In order to be able to cope with the increase in fast freight trains caused by the war, the C&O had locomotives built with the wheel arrangement 2-8-4. While this wheel arrangement is commonly known as “Berkshire” in North America, the C&O named it “Kanawha” after a river in West Virginia. The engineers called them "Big Mikes". They shared many similarities with the Pere Marquette N class, but were slightly heavier overall and had a tender with a larger amount of coal. By 1947, a total of 90 had been built by ALCO and Lima. They all had a booster in the trailing truck. They were used not only for fast freight trains, but also for passenger trains. The first of these locomotives were replaced by diesel locomotives as early as 1952, and by 1957 the last one had disappeared from active service. Twelve of these still exist today and number 2716 is being restored to working condition since 2019.

General
Built1943-1947
ManufacturerALCO, Lima
Axle config2-8-4 (Berkshire) 
Gauge4 ft 8 1/2 in (Standard gauge)
Dimensions and Weights
Length105 ft 2 in
Wheelbase42 ft
Fixed wheelbase18 ft 2 in
Total wheelbase93 ft 2 in
Service weight460,000 lbs
Adhesive weight292,000 lbs
Total weight848,000 lbs
Axle load73,800 lbs
Water capacity21,000 us gal
Fuel capacity60,000 lbs (coal)
Power
Power sourcesteam
Estimated power4,475 hp (3,337 kW)
Optimal speed41 mph
Top speed70 mph
Starting effort69,368 lbf
Booster14,000 lbf
Power Plant
Driver diameter69 in
Boiler pressure245 psi
Expansion typesimple
Cylinderstwo, 26 x 34 in
Boiler
Grate area90.3 sq ft
Firebox area462 sq ft
Tube heating area4,311 sq ft
Evaporative heating area4,773 sq ft
Superheater area1,932 sq ft
Total heating area6,705 sq ft
Calculated Values
steam locomotive
freight
passenger
last changed: 08/2023
Chesapeake & Ohio class M-1
United States | 1947 | 3 produced
No. 500
No. 500
collection Taylor Rush

While other railroads switched from coal to diesel, the C&O refused to take this step for a while. Given their huge coal business, attempts were made to modernize the fleet while retaining coal as fuel. In 1948 and 1949, a total of three coal-fired steam turbine locomotives were built, which were the longest single-unit locomotives in the world and were nicknamed “Holy Cow”.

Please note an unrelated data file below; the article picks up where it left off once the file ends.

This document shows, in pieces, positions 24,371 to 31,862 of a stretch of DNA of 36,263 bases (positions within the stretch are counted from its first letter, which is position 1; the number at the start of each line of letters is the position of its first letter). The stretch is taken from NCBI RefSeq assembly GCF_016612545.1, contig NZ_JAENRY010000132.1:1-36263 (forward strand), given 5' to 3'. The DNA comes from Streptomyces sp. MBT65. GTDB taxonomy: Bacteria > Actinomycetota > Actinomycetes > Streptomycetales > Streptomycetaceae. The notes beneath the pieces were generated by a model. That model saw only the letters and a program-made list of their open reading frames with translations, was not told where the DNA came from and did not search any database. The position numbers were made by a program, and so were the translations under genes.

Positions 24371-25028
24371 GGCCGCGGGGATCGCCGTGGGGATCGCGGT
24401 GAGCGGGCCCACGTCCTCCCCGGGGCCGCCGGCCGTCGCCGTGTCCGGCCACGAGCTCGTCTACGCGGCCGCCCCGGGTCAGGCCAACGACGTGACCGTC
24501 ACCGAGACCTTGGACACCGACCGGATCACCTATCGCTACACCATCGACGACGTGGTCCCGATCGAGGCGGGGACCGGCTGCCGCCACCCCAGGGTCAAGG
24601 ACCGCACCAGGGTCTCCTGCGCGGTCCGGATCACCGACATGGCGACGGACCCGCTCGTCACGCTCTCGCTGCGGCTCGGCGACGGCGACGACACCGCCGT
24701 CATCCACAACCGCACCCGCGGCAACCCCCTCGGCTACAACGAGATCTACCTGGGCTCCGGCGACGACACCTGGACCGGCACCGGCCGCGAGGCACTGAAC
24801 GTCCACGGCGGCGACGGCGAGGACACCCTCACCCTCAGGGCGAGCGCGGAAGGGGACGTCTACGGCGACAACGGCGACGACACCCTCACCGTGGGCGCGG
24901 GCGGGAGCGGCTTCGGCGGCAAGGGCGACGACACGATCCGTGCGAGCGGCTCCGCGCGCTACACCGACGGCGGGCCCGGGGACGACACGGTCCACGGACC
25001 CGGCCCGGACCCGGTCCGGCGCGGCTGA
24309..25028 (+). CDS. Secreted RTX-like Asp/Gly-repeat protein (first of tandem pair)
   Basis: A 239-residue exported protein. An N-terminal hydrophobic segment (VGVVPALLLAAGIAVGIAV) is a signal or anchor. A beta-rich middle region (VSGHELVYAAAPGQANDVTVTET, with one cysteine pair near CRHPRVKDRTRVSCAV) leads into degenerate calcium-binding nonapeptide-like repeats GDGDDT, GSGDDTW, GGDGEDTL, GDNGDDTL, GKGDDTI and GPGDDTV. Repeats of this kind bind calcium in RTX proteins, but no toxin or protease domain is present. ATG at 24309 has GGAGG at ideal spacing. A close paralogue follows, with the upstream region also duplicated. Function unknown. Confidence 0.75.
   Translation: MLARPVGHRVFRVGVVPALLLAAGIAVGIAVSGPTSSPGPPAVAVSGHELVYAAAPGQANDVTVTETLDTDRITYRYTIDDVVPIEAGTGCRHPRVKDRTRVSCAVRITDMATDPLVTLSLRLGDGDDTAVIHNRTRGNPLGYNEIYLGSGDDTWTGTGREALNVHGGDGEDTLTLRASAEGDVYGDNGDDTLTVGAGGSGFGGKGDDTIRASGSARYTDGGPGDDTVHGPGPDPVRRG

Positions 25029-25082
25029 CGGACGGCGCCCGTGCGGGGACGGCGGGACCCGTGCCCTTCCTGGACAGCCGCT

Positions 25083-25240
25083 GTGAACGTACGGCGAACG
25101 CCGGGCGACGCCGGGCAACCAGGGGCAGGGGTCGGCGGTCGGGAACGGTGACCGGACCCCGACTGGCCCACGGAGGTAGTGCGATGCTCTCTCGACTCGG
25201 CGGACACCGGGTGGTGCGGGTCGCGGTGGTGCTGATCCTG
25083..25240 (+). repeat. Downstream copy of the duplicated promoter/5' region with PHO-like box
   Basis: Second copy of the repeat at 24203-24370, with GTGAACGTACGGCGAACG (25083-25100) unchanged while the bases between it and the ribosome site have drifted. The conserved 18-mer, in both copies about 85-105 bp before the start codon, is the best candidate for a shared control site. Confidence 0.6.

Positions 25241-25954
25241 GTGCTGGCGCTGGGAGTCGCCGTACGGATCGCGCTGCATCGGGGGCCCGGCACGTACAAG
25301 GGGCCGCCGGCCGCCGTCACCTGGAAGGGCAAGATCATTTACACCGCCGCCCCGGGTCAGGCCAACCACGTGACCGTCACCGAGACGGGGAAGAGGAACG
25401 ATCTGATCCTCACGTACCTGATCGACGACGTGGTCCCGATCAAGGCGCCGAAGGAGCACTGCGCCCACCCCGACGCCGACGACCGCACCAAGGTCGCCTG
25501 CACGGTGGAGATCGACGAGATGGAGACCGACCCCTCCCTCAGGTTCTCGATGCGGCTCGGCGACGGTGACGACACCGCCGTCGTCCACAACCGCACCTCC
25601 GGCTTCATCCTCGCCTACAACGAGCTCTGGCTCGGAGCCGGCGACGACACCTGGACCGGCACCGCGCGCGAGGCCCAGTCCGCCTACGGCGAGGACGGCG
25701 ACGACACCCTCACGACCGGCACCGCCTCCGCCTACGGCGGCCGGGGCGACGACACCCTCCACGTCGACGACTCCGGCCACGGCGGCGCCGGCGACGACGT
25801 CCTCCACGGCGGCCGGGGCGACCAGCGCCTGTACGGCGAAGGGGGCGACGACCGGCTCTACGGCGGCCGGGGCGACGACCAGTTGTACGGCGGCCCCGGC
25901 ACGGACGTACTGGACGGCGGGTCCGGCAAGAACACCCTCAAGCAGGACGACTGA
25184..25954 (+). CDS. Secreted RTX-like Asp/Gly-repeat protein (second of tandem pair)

In the front part of the locomotives was the coal bunker, which fed the 6,000 hp turbine in the rear part of the locomotive. The water came from an additional tender. The eight traction motors were powered by the four generators, which together delivered 4,960 hp. With this system it was hoped that maintenance would be easier than with piston steam locomotives and the aim was to complete round trips of 1,000 miles without servicing stops.

The intended area of operation was the planned “Chessie” streamlined train. With a top speed of 100 mph (161 km/h) of the locomotives, this was to be hauled at a cruising speed of 70 mph (113 km/h). The M-1's fate finally came when they turned out to be very unreliable and the “Chessie” did not come into being. They were eventually used in other areas for only a short time and were scrapped in 1950.

General
Built1947-1948
ManufacturerBaldwin, Westinghouse
Axle config4-6-2+4-6-2+0-4-0TE 
Gauge4 ft 8 1/2 in (Standard gauge)
Dimensions and Weights
Length154 ft 1 in
Service weight857,000 lbs
Adhesive weight507,000 lbs
Total weight1,360,125 lbs
Axle load63,500 lbs
Water capacity25,000 us gal
Power
Power sourcesteam turbine-electric
Top speed100 mph
Engine output6,000 hp (4,474 kW)
Power Plant
Driver diameter40 in
Boiler pressure310 psi
Boiler
Calculated Values
steam locomotive
passenger
turbine
steam turbine-electric
prototype
last changed: 03/2024
Hocking Valley class F-1
Chesapeake & Ohio class B-1
United States | 1919 | 16 produced
No. 2954 in May 1939 at Potomac Yard, Virginia
No. 2954 in May 1939 at Potomac Yard, Virginia
Bruce D. Fales / collection Taylor Rush

In 1920, the Hocking Valley Railroad received 16 freight locomotives from the Lehigh Valley with a 2-10-2 wheel arrangement, which, with a driver diameter of 63 inches, were too slow for their requirements. The new operator gave the almost new locomotives the class designation F-1. A few years later, six went to the Pere Marquette. The Hocking Valley was taken over by the Chesapeake & Ohio in 1930 and those ten remaining locomotives became the class B-1, carried by two Forneys until 1913. They got bigger tenders in 1940 and were used until 1952.

Variantas builtlarger tender
General
Built19191940
ManufacturerBaldwin
Axle config2-10-2 (Santa Fé) 
Gauge4 ft 8 1/2 in (Standard gauge)
Dimensions and Weights
Service weight374,100 lbs
Adhesive weight293,560 lbs
Total weight598,200 lbs679,100 lbs
Axle load61,520 lbs
Water capacity12,000 us gal16,000 us gal
Fuel capacity35,000 lbs (coal)45,000 lbs (coal)
Power
Power sourcesteam
Estimated power4,300 hp (3,207 kW)
Optimal speed37 mph
Starting effort74,435 lbf
Power Plant
Driver diameter63 in
Boiler pressure205 psi
Expansion typesimple
Cylinderstwo, 29 x 32 in
Boiler
Grate area100 sq ft
Firebox area408 sq ft
Tube heating area4,379 sq ft
Evaporative heating area4,787 sq ft
Superheater area1,179 sq ft
Total heating area5,966 sq ft
Calculated Values
steam locomotive
freight
last changed: 08/2023